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In a statement to its website and 10-K Securities and Exchange Commission (SEC) filing last week, GoDaddy revealed it discovered the breach in December following customer complaints. An ongoing investigation with law enforcement determined that after gaining access to GoDaddy's corporate network, unknown threat actors installed malware on its cPanel hosting servers, which intermittently redirected customer websites to malicious sites.
"We have evidence, and law enforcement has confirmed, that this incident was carried out by a sophisticated and organized group targeting hosting services like GoDaddy," the company said in its statement. GoDaddy is one of the largest domain registrars and hosting providers, with more than 21 million customers. "According to information we have received, their apparent goal is to infect websites and servers with malware for phishing campaigns, malware distribution and other malicious activities."
In its 10-K filing, GoDaddy said the breach is connected to security incidents from as early as March 2020, when attackers stole more than 20,000 login credentials, and November 2021, when an attacker hacked into its Managed WordPress hosting service and stole SSL keys, affecting up to 1.2 million customers.
"Based on our investigation, we believe these incidents are part of a multi-year campaign by a sophisticated threat actor group that, among other things, installed malware on our systems and obtained pieces of code related to some services within GoDaddy," GoDaddy wrote in the SEC filing.
Despite the two disclosures, GoDaddy has not shared any technical details or indicators of compromise (IOCs) to assist customers in defending against the ongoing threat. Additionally, the company took more than two months to disclose the breach.
Paul Ducklin, principal research scientist at Sophos, criticized the delayed disclosure and the lack of IOCs or details of the attack in a blog post Monday. Ducklin also highlighted the dangers of threat actors obtaining "insider access" to web redirection settings at GoDaddy. One of the most significant threats it poses, he said, is that web servers can be compromised without attackers having to modify the contents of the servers directly.
"Unfortunately, GoDaddy took nearly three months to tell the world about this breach, and even now there's not a lot go on," Ducklin wrote in the blog. "Let's hope that it doesn't take another three months for the company to tell us what it uncovers in the course of the investigation, which appears to stretch back three years or more …"
Though it took GoDaddy months to publicly disclose the breach, Stanley Lim, software engineer at Snap Inc., wrote about suspicious activity in a blog post on Dec. 20, 2022. After GoDaddy website owners reported experiencing strange redirects, Lim began investigating and found the redirect page changed, depending on IP or location. In some instances, the users were redirected to phishing sites.
"In general, the attack is widespread, where we can find many compromised websites with a simple Google search of the attacking website's IP address," Lim wrote in the blog.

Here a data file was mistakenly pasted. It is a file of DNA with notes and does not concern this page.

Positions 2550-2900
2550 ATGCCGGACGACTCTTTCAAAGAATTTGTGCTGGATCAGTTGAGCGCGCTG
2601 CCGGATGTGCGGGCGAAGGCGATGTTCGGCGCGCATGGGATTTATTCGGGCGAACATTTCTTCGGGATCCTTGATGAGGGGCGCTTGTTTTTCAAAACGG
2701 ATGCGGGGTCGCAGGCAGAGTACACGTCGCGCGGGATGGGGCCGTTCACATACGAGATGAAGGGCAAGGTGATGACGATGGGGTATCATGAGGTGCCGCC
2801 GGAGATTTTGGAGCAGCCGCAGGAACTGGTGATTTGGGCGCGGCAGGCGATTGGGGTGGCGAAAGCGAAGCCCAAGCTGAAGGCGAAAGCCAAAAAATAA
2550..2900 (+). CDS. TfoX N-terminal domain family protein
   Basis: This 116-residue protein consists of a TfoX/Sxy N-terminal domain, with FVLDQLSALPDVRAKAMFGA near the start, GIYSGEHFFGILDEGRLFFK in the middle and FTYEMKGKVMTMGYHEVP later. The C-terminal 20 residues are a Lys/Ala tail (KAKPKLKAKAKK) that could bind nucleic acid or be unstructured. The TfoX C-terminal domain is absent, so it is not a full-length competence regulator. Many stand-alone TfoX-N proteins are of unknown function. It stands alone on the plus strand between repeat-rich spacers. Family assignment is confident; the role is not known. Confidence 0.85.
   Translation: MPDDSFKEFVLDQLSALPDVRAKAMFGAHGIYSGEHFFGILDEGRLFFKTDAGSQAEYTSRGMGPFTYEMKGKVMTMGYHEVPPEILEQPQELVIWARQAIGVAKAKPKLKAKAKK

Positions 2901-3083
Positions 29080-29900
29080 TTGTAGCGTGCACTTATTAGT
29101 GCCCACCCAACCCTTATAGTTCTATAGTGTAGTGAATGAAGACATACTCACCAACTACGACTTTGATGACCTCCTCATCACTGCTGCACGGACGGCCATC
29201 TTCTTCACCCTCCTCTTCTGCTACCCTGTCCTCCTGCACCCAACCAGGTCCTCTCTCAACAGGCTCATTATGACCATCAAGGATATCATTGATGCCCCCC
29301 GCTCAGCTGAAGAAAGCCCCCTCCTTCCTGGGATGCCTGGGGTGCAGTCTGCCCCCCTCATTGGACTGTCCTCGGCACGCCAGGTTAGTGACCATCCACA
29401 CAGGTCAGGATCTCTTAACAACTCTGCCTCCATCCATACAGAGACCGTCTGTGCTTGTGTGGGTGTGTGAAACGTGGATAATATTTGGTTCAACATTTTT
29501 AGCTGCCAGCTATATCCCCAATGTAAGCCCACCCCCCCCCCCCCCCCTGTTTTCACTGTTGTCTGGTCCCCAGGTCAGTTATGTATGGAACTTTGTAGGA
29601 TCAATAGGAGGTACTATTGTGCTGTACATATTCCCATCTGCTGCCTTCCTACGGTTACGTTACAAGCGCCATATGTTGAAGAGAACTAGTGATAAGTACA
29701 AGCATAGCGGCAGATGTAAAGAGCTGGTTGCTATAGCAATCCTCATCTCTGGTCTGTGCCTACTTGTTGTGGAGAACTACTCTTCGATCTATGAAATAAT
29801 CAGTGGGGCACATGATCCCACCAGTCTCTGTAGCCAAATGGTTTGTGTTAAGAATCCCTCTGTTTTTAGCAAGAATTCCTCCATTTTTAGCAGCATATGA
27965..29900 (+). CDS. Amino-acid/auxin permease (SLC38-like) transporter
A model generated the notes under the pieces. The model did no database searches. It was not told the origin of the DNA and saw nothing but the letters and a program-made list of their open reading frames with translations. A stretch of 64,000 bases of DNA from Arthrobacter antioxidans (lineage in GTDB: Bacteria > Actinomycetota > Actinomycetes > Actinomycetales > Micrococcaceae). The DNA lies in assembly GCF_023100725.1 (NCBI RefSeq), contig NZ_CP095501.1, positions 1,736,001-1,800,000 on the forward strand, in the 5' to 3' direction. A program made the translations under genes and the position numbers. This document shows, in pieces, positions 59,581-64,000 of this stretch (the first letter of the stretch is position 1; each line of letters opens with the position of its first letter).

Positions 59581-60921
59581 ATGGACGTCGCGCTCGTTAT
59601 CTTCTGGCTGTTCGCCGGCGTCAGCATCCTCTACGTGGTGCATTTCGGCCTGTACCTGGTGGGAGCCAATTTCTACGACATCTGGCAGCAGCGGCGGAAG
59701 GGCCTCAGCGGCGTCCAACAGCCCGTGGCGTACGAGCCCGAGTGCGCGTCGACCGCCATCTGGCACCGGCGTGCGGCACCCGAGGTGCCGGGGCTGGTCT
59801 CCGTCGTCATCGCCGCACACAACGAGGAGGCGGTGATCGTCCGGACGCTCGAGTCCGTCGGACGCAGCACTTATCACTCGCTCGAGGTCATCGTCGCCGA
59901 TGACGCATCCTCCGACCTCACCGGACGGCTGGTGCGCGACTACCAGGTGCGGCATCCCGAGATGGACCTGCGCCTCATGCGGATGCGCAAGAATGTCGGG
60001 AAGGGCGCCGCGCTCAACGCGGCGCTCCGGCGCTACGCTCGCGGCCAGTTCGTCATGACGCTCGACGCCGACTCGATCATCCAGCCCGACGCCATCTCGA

In addition, several users posted concerns on Cloudflare's community forum in December about suspicious redirect activity with their GoDaddy websites. Some were perplexed by the continued redirect activity, even after taking several steps to rid the websites of any malware or malicious access.
GoDaddy's defenses, response questioned
While GoDaddy stated it remediated the situation and implemented additional security measures following the most recent attack, it is unclear how effective it was in addressing past security incidents and how that affected the most recent data breach. Security researchers alerted GoDaddy to the severity of incidents in the past, and were unhappy with its response.
For example, Zach Edwards, senior manager of Human Security's threat insights team, published a blog two years ago, after he discovered compromised GoDaddy websites affected U.S. government organizations, including the Federal Emergency Management Agency. Edwards highlighted that research on Twitter last week and emphasized GoDaddy's poor response.
His blog post from December 2021 included GoDaddy's response to his research. Edwards referred to parts of the company's statement, which appeared to dismiss his concerns about the malicious activity, as "ridiculous."
"We will not be filing another SEC incident about a breach anytime soon," GoDaddy wrote in its response to Edwards. "Customers are responsible for the content of their websites."
In 2022, nearly one year after GoDaddy disclosed the WordPress compromise, Wordfence reported an increase in malware sightings on GoDaddy's managed WordPress service. Mark Maunder, CEO at Defiant Inc., makers of Wordfence, revealed a backdoor infected 298 sites, of which at least 281 were hosted with GoDaddy. It appears Wordfence received no response.
It's unclear if the increased malware activity last year was connected to the current threat campaign against GoDaddy. Wordfence had not responded to request for comment at press time.
Adnan Shah, application security engineer at Snapsec, also criticized GoDaddy's response to the breach. Because GoDaddy said the most recent incident was linked to past data breaches, Shah raised concerns over GoDaddy's ability to "identify and address vulnerabilities, or to remove any installed malware at an earlier stage." Additionally, the fact that this is a multi-year campaign is alarming.
"Had the company taken action sooner, the potential harm to customers might have been minimized or even prevented altogether," Shah wrote in the blog post.
GoDaddy told TechTarget Editorial it had no additional information to share beyond the statement and 10-K filing.
Arielle Waldman is a Boston-based reporter covering enterprise security news.